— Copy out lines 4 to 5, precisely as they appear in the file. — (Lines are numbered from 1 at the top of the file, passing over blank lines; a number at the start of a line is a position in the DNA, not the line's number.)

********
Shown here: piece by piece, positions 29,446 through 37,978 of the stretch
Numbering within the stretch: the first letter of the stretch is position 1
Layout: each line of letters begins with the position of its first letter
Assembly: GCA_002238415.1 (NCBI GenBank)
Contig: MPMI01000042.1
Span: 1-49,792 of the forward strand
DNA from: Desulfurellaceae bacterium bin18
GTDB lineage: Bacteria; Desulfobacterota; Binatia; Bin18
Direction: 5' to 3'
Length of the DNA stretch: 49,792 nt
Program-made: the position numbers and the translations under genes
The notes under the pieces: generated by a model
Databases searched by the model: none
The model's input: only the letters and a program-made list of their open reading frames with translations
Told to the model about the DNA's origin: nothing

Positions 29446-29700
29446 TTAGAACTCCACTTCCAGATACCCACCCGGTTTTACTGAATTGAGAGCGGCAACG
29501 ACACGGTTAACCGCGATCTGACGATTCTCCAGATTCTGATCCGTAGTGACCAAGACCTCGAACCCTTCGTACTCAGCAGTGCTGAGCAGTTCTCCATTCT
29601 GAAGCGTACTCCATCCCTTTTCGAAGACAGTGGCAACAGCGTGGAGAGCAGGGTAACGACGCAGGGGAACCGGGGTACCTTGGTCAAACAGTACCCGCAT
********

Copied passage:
Assembly: GCA_002238415.1 (NCBI GenBank)
Contig: MPMI01000042.1